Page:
One morning in June 1968, Taos photographer Dick Spas was drinking coffee in his Ledoux Street apartment when a friend dropped in and said, “They’re shooting a movie on the pueblo!” Spas grabbed his 35mm Exakta camera “with a Schneider lens and left-hand film crank” (he is right-handed) and jumped into his Karmann Ghia convertible to “go make some pictures.”

The dusty day unfolded the summer morning at Taos Pueblo with the film’s stars Jack Nicholson, Peter Fonda and Dennis Hopper standing around, “no security or bodyguards. I thought nothing about it, I didn’t know who Hopper was and recognized Peter only because of his famous father Henry. Jack had not yet filmed ‘Five Easy Pieces,’ so he was an unknown. It wasn’t until after the film was out that  [Hopper] came back to Taos and bought the Mabel Dodge [Luhan] House. The average person in Taos didn’t know who they were. It was a small town in those days, everyone knew each other.”

The pueblo shoot lasted about an hour. Spas said he went home, made a contact sheet and “put it into my file drawer and thought nothing more of it, even after the movie came out.” He photographed Hopper again at an R.C. Gorman party and again “thought nothing more about that.” Regarding the “Easy Rider” prints, he said he thought, “Well, I’ll make some postcards. Here is a way to make a few bucks, I took my prints into Rick Smith at Brodsky’s bookstore and asked him which he thought would make a good print, he said the ‘Easy Rider’ ones.”

Spas arrived in Taos in January 1968, just six months before the “Easy Rider” shoot. He lived in a group house for a while and then moved into the old dark room of the Taos News headquarters on Ledoux Street. His rent was $75 a month. He was in his late 20s and enrolled in a photography class at the University of New Mexico taught by Cavalier Ketchum. Prior to enrolling in the art department he’d been an English and history major, got married and dropped out of school for two years.

The road to Taos started at Oklahoma Joe’s on Central Avenue in Albuquerque. “I was in Okie Joe’s on a Saturday night eating enchiladas. Karl Kernberger came in and told me about a photography project in southern New Mexico. I asked him if I could finish my enchiladas. We ended up going to Mexico on that trip.”

Kernberger was in Taos doing freelance photography. “He called me one Sunday afternoon with some commercial jobs and asked me to come up. I told him it would take several weeks. I had some logistics like a house to sell. After the call, it was 8 in the morning, in January. I was on my second cup of coffee. There was a knock at the door. Three young girls were standing there and said, ‘You have a nice place – do you know of any places to rent in the area?’ I left for Taos shortly after.”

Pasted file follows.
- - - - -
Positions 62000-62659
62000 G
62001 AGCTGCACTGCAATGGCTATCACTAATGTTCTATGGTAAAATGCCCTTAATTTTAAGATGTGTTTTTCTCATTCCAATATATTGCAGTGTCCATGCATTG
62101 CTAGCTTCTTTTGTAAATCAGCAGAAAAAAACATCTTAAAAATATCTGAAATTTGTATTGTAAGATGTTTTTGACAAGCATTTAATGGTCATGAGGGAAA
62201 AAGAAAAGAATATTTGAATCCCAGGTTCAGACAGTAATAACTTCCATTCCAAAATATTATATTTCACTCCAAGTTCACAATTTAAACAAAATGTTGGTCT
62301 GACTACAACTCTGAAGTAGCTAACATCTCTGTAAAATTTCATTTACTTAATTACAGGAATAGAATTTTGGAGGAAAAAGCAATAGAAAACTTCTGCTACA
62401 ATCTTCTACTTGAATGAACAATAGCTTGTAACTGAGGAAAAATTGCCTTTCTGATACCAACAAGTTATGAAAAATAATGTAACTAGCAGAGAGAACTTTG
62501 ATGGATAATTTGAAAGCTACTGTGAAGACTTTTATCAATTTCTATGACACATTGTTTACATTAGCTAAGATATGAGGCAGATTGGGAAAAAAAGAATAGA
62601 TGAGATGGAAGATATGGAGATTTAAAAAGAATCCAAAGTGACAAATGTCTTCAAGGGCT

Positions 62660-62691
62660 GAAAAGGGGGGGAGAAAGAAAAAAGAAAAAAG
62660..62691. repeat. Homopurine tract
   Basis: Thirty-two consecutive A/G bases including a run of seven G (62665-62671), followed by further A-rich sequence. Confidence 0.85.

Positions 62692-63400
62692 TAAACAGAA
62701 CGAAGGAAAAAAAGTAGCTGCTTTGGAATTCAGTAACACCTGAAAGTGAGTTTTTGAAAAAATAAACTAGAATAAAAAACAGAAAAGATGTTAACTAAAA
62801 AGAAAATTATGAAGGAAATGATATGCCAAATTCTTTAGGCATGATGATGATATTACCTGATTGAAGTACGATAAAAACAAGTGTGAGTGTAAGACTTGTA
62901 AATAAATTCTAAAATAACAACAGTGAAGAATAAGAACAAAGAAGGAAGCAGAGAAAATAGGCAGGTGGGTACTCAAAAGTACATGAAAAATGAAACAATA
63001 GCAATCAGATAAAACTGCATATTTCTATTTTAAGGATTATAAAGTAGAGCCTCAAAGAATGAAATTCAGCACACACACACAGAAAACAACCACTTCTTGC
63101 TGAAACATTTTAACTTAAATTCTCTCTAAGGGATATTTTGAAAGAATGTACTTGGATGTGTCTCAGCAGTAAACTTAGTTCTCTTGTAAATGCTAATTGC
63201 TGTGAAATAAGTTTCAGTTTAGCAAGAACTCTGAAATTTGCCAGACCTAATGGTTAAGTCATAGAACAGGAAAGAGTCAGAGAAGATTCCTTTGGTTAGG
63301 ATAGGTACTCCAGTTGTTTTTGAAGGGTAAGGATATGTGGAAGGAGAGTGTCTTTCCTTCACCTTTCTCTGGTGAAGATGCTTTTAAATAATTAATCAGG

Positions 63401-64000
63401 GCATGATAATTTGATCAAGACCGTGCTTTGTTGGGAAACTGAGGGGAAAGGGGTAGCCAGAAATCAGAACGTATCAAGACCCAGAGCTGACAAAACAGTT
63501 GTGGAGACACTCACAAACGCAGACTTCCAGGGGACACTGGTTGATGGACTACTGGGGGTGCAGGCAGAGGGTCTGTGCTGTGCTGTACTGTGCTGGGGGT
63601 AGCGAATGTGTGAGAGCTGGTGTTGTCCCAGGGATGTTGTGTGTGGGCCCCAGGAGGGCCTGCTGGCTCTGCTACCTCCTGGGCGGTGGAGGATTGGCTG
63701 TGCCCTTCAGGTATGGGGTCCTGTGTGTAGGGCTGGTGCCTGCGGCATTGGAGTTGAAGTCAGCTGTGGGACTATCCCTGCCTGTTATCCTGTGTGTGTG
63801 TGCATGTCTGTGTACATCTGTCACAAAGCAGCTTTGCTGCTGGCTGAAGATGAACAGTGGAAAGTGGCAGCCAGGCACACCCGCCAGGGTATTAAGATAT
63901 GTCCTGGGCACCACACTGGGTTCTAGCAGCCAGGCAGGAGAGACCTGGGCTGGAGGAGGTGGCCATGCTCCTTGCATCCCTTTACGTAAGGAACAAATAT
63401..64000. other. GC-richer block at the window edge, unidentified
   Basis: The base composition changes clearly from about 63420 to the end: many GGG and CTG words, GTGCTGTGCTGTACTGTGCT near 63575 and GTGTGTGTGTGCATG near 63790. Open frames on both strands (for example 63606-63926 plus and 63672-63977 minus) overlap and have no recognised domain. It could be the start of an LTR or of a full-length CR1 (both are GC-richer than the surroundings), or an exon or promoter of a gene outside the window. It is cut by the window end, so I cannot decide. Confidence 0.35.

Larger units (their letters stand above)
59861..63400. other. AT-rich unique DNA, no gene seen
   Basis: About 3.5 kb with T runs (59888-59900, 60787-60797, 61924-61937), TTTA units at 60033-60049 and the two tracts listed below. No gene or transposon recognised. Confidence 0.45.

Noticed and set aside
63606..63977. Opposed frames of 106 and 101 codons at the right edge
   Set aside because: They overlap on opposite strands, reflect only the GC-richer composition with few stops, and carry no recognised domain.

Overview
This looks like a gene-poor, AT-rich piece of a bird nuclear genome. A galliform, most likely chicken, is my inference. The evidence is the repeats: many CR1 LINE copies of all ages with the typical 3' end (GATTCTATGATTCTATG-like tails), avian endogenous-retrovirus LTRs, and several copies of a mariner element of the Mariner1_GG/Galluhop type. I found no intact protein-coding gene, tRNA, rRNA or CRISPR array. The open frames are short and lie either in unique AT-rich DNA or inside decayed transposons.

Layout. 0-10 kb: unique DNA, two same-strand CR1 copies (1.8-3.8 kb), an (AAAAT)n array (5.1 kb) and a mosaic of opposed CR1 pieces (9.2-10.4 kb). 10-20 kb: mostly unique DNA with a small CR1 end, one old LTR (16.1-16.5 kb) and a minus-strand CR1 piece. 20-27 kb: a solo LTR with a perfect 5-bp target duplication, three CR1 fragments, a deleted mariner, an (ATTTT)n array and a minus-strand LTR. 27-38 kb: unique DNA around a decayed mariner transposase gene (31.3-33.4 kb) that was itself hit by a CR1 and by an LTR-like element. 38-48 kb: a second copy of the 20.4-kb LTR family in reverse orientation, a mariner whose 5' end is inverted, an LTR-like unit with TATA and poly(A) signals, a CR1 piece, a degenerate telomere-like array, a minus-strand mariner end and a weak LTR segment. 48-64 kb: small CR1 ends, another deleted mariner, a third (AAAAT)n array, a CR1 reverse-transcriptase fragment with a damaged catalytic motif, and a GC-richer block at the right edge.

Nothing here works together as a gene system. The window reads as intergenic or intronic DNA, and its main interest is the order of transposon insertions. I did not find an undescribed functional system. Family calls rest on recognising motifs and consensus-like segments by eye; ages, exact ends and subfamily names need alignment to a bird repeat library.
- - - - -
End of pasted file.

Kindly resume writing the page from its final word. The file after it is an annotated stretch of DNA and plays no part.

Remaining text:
Spas’ career includes photographing paintings for artists, portraits and “publicity things.” A jury accepted his work at the Stables Gallery in 1969, a first for photography, and his prints are in collections all over the world. On a Christmas break from UNM he visited Ansel Adams in California and began his printmaking education and a lifetime friendship with Adams, who visited the Southwest. Spas was drinking tea with photographer Laura Gilpin in her Santa Fe home the afternoon she took the career-altering call from The National Gallery ordering 10 photographs from her book “The Enduring Navajo.”

Spas’ portfolio of Taoseños include the famous and infamous, artists Louis Ribak, R.C. Gorman, Bea Mandelman and many others, including Horse Thief Shorty, “a Taos character given the name in 1969 by Mace McHorse when Mace had to get him out of jail for stealing the same horse twice in one day.”

Spas said he has no intention of going digital with his photography. “It’s the magic of seeing the print come up in the developer, I’ve never quite gotten over it. A designer in Santa Fe asked me to do a very large print of my ‘Easy Rider’ photograph. I told her for a print that size you may need to go digital. She insisted on a silver print. In the darkroom you can’t do the same print twice, there are too many variables. A timer, a split second here, a split second there, every print is different. With a computer, you can do the same print over and over a thousand times as long as your printer ink holds out.”

On the spring afternoon I spoke with Spas he was mixing darkroom chemicals to develop prints for a book – his autobiography, two years in the making called “Recuerdos,” Spanish for memories or remembrance. The prints he’s working on are from a trip to Bisbee, Arizona. I asked what keeps him in Taos. He said, “It’s the light. I notice the light on the mountain. This morning the snow on the fence post at the head of my driveway, the light on the snow, the shadows. I never tire.”

For more on Spas and his work, visit 


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